Studio arts major sharpens style sense with job at vintage streetwear store, Senseless


Cole Modell, left, stands outside Senseless with owners Javed Watson, middle, and Rome Watson, right. Photo Credit: Jake Lach

Jake Lach

Cole Modell ‘23 is a studio arts major with an interest in fashion. Modell has worked for almost four years now at Senseless, a vintage clothing boutique with a knack for streetwear located about 10 minutes away from Chatham University’s Shadyside campus.

“It’s a pretty great environment,”Modell said. “I mean, I’m surrounded by clothes.”

Modell isn’t exaggerating, either, as Senseless is packed full of clothing items, including rare and distinct pieces from Polo, Nike, Supreme, Bape and much more.

“It was a very small shop above a dentist’s office when I first started shopping here,” Modell said. “But it’s always been the same store.” 

Since the boutique opened in 2016, the customer base has grown substantially. Encouraged by this early success, the store moved in 2017 to 5124 Penn Ave., where it is currently located. If you are unable to visit the boutique, owners Javed Watson (Instagram @javedsenseless) and Rome Watson (Instagram @beyond_rome) also list many items online at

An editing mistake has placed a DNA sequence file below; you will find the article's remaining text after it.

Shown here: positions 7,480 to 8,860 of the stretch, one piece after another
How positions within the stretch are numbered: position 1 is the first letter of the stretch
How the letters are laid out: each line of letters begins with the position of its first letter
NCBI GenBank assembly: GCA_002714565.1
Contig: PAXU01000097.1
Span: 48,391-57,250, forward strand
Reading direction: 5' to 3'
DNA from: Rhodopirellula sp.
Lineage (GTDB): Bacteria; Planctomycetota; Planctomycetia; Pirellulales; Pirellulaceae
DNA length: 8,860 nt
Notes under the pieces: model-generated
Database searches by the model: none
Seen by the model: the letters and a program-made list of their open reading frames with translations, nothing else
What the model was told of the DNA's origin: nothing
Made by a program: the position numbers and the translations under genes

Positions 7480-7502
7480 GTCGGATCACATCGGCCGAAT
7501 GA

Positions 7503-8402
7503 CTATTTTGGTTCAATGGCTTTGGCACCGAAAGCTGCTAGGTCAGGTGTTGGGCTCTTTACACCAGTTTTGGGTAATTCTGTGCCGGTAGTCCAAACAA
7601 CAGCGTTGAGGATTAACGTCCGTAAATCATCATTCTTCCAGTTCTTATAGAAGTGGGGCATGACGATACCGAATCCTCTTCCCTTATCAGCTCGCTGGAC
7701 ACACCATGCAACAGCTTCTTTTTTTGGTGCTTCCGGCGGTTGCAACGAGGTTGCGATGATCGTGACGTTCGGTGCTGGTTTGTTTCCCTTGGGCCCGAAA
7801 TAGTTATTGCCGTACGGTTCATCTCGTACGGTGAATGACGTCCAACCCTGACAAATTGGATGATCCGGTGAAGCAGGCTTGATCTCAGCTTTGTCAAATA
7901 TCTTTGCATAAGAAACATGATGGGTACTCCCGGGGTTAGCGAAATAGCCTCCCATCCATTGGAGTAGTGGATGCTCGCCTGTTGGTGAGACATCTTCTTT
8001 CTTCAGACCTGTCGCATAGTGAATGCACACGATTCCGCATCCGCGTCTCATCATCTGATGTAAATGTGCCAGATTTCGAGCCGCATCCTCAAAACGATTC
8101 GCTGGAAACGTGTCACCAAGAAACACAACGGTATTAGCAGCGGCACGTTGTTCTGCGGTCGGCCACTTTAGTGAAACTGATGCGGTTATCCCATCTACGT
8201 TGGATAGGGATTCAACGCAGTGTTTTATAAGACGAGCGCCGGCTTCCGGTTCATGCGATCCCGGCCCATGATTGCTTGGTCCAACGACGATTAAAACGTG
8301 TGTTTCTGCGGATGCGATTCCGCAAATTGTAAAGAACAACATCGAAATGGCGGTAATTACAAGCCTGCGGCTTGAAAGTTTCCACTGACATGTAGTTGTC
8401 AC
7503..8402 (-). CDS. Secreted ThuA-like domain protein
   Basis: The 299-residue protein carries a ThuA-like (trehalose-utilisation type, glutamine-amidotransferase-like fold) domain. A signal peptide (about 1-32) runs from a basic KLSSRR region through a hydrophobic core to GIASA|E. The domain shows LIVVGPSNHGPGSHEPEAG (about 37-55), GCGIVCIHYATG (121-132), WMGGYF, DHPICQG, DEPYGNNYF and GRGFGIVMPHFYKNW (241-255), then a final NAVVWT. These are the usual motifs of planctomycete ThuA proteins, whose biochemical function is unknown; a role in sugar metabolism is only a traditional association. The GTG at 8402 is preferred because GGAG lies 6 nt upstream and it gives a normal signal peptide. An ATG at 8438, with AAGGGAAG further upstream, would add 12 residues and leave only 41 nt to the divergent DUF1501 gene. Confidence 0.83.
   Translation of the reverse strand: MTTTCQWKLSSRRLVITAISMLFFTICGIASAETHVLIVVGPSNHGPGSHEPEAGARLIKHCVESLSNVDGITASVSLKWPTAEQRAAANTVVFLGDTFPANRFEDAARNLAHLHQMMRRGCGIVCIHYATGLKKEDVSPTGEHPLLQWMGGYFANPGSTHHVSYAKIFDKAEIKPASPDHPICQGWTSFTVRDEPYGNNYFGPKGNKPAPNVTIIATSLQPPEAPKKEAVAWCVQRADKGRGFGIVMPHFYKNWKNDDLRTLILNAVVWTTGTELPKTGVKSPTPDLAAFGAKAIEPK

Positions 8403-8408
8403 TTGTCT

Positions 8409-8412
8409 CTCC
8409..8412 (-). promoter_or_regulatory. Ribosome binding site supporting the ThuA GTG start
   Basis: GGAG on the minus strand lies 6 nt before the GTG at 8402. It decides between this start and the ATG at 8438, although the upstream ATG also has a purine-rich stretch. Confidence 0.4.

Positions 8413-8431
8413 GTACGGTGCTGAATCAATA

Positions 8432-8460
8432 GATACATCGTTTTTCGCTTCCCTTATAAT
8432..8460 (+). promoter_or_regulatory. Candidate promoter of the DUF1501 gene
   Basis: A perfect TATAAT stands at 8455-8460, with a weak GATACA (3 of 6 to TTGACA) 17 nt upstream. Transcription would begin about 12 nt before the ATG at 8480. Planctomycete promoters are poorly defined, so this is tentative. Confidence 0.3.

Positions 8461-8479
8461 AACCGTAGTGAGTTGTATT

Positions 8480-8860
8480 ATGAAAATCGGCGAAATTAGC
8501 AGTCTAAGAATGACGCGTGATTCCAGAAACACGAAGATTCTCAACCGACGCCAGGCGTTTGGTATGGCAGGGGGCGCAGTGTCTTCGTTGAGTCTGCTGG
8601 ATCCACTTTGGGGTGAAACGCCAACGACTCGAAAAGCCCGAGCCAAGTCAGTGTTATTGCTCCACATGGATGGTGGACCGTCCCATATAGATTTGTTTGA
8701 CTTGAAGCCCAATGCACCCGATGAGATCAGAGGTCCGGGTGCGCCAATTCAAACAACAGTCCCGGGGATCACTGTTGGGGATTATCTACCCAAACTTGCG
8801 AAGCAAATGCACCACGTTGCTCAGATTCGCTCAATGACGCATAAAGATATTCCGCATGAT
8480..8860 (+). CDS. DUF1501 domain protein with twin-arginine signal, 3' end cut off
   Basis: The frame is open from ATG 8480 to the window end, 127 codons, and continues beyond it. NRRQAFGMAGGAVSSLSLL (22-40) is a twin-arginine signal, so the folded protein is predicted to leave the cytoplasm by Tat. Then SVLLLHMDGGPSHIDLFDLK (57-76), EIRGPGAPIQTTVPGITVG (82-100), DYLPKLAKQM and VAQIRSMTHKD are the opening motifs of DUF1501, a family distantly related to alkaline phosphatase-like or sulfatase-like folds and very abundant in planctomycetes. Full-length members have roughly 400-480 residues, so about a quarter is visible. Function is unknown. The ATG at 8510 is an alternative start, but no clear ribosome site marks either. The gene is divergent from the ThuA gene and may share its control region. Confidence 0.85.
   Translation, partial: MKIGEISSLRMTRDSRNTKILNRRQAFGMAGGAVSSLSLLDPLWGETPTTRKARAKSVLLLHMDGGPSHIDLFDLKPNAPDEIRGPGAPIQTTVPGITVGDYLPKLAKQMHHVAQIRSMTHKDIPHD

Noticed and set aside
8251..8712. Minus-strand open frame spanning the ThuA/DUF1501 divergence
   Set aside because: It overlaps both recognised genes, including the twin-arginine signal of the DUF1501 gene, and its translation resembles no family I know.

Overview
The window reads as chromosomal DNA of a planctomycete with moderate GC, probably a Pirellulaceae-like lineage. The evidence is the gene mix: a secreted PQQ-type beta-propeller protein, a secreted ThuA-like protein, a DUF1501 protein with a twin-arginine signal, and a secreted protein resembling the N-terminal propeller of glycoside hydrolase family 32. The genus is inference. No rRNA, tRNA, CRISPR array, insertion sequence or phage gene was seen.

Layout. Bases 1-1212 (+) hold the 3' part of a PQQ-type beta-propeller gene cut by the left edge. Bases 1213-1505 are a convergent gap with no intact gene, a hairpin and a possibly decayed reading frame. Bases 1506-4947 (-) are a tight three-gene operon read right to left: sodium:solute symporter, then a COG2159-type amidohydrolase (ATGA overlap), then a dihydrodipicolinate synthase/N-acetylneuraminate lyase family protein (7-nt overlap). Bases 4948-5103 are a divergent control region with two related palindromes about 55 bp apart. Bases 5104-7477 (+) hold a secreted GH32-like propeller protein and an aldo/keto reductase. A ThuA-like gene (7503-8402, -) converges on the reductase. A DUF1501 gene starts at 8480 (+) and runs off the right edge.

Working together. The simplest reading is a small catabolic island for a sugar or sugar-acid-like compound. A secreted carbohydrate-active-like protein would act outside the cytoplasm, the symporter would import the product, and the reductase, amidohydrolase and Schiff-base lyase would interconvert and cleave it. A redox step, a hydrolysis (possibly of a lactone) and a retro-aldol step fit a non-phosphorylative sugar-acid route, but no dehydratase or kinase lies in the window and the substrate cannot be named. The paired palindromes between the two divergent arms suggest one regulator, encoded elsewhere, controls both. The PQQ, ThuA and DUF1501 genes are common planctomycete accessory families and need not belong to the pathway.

“I think since [Senseless] started, the whole community of selling vintage in Pittsburgh has gotten a lot larger,” Modell said.

The boutique’s online presence has helped to create a wider market and stronger community for fashion in Pittsburgh. Amassing more than 14,000 followers on its Instagram account @SenselessPGH, Senseless has used the platform to attract even more customers. 

Customers stop by daily to buy the limited-edition and unique clothes the store offers.

“All of the OG Jordan’s [sneakers] are probably my favorite,” Modell said. “And all of our Polo is pretty sweet.”

The boutique also has a large selection of Black History apparel.

“People look past it because it’s kind of expensive,” Modell said.

The exclusivity of some items may result in a higher price tag, but that shouldn’t discourage anyone’s interest in visiting the boutique — even if it’s just to browse.

“We have stuff that’s like $1,000,” Modell said, “but then we have stuff for $30 or $40. … There are definitely price points for everyone in the store, whether it’s hats, shirts or shoes.”